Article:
Obviously, you can be happy by yourself, but I think that an important part of happiness is having someone to share it with. I think that it’s human nature to want to share experiences with others. When you see a beautiful sunset, if you’re by yourself, isn’t it almost instinctive to want to turn to someone and say, “Hey, look at that!” until you remember that you’re alone. And I think that we look at other people’s experiences and imagine them as our own. When we see someone going through a personal tragedy—losing a spouse, losing a child—it’s only natural to wonder how we would handle that, how we would cope.
RK: “A Brief History of Time” champions, again and again, the different, estranged, deformed. The underdog. The “benchwarmer.” The woman dying of cancer. The gnat. The still born child. And, yet, wonderfully, you’re able to keep a sense of humour (a complicated bittersweet sense of humour. I am thinking of the joke like setup of “A Man Walks into a Bar” which leads to more serious reflections. I am thinking also of the lines “Every day around the world, 120 million people make love./ Today is not my day.”) Your book is, in a way, a dark book. But it is filled with hope. With striving. Can you please respond to this generally and/or specifically. As you wish.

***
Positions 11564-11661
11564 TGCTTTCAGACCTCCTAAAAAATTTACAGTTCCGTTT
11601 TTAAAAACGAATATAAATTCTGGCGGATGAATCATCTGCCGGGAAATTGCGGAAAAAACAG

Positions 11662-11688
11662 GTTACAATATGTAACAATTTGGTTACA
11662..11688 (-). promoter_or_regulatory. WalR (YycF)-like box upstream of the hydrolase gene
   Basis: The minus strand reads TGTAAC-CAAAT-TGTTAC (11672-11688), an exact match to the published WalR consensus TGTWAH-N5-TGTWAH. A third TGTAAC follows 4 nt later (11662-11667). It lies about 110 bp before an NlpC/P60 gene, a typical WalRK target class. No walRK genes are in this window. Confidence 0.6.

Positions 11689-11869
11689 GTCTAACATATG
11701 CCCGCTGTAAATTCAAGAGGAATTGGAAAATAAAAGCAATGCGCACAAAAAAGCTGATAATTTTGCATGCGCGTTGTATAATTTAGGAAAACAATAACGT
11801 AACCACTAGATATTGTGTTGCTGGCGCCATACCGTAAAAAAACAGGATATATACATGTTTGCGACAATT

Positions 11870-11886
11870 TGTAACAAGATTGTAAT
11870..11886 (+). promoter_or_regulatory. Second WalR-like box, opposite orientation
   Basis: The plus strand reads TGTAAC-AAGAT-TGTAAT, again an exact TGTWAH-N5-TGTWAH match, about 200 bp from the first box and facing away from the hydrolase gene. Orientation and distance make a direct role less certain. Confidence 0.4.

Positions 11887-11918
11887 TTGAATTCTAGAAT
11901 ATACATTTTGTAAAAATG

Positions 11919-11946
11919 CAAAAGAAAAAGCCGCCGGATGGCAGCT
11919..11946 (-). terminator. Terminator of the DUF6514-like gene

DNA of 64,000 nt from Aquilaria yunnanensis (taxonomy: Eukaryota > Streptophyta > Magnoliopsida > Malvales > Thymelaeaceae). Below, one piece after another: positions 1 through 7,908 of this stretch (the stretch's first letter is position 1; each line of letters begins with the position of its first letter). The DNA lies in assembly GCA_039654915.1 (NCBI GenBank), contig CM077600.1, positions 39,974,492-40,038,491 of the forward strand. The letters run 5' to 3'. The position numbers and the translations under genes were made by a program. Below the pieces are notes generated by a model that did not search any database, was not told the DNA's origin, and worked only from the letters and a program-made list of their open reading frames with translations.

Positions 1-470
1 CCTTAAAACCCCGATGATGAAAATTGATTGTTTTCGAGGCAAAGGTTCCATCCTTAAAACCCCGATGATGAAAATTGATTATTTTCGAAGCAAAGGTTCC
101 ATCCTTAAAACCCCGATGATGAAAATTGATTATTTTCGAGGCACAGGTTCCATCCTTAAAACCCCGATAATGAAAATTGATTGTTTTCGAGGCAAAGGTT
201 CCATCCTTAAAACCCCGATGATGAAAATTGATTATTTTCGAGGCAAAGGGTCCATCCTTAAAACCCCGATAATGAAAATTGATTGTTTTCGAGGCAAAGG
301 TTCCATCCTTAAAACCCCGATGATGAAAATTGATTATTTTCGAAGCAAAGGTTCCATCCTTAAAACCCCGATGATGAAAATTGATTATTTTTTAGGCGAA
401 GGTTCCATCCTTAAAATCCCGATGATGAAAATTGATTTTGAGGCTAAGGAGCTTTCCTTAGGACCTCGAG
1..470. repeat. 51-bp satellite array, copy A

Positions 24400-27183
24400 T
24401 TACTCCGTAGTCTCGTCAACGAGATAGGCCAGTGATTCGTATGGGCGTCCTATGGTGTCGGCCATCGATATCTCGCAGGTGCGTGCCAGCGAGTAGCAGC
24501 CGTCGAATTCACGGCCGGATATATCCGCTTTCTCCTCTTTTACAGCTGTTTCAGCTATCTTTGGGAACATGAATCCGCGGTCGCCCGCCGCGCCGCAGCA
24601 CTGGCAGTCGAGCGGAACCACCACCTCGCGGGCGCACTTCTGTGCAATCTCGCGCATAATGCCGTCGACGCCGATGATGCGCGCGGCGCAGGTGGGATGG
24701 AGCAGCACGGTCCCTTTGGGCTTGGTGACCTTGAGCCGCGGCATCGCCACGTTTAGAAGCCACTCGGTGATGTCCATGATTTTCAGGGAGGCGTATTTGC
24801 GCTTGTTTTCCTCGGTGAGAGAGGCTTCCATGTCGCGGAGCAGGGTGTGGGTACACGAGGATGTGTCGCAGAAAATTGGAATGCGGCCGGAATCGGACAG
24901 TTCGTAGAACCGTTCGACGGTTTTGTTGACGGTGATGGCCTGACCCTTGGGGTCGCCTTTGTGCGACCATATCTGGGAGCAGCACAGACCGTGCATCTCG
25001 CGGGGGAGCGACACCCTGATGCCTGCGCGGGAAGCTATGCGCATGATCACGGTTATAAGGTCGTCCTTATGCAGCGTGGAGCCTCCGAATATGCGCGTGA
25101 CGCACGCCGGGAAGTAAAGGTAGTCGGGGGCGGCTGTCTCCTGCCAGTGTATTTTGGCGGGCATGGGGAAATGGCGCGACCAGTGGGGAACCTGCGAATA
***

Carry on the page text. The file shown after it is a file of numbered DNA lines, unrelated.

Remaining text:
SB: For all the atrocities in the world that are caused by people, compassion is a fundamentally human emotion. There are animals that show compassion, but it usually isn’t a smart choice in nature. When we watch shows on Animal Planet or the Discovery Channel, and there is the one wolf that doesn’t fit into the pack, humans automatically root for the animal. That isn’t how nature works. That’s the wolf who is chased away from the pack or is relegated to omega status and spends his or her life being picked on by the rest of the pack, eating alone, sleeping separately. Yet, we, as humans, continually root for the omega wolf, the white tiger, all of the ones who wouldn’t normally make it on their own.
As far as this being a dark book with a “complicated bittersweet sense of humor,” I guess that’s me. I’ve had one of those lives that you could make about a dozen “movies of the week” about. Something has to get you through it. I think that art and humor has gotten me through, and I’m grateful for that. I easily could have turned to other things that would have been more destructive.
RK: A note on the back cover of the book says the “poems span a wide range of styles” and indeed they do. One might think that this is the experimenting of a young poet. A finding of a way. Digging around, looking. But, just as much and probably even more accurately, I think this is a sign of your need and restlessness. Your curiosity and passion. To try new things. To keep seeking. Keep plugging away at the elusive shadows of life and poetic form. So, please, tell us about yr fascination with different forms.
SB: I think it’s important to always keep growing, to keep trying new things. And I think it’s important to take part in traditions that a lot of people have given up—so trying old things as well. In the case of poetry, this would include writing in form. I just know that I don’t want to be someone who keeps writing the same poems over and over or the same book over and over. I always want to be new and exciting and innovative. I think that’s important.